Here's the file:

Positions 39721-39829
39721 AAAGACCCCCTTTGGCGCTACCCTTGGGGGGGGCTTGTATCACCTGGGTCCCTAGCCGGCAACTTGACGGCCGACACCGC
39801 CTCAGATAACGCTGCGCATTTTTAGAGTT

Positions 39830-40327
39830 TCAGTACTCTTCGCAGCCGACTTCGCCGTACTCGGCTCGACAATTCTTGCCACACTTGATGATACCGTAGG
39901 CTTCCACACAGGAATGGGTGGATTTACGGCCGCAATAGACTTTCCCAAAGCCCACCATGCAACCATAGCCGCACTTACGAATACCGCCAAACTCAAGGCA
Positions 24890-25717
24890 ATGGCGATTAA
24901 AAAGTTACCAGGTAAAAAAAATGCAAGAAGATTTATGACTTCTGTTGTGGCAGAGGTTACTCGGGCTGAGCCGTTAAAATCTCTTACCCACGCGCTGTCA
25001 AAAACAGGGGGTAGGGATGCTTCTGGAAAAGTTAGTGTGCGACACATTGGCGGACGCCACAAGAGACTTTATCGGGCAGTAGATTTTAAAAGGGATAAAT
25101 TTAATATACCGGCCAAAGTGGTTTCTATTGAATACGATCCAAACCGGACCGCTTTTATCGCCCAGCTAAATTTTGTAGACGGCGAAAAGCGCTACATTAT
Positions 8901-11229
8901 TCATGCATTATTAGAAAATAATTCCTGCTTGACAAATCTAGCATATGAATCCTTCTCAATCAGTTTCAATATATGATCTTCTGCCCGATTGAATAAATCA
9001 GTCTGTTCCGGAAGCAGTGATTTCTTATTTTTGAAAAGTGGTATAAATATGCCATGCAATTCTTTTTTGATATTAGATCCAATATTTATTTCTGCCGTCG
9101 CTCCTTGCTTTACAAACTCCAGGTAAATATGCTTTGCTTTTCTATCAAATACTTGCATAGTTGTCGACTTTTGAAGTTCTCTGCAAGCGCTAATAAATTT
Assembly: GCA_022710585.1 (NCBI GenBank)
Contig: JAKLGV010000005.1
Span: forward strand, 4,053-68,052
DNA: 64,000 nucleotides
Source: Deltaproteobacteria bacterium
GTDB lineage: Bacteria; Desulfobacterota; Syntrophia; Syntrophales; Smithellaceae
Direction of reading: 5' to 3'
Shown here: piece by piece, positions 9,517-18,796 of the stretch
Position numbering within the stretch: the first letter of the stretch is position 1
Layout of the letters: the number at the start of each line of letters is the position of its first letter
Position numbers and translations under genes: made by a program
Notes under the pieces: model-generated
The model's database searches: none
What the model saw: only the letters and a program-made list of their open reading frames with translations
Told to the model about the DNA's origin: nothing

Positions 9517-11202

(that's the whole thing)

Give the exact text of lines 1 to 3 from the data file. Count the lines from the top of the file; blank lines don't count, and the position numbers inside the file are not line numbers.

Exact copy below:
Positions 39721-39829
39721 AAAGACCCCCTTTGGCGCTACCCTTGGGGGGGGCTTGTATCACCTGGGTCCCTAGCCGGCAACTTGACGGCCGACACCGC
39801 CTCAGATAACGCTGCGCATTTTTAGAGTT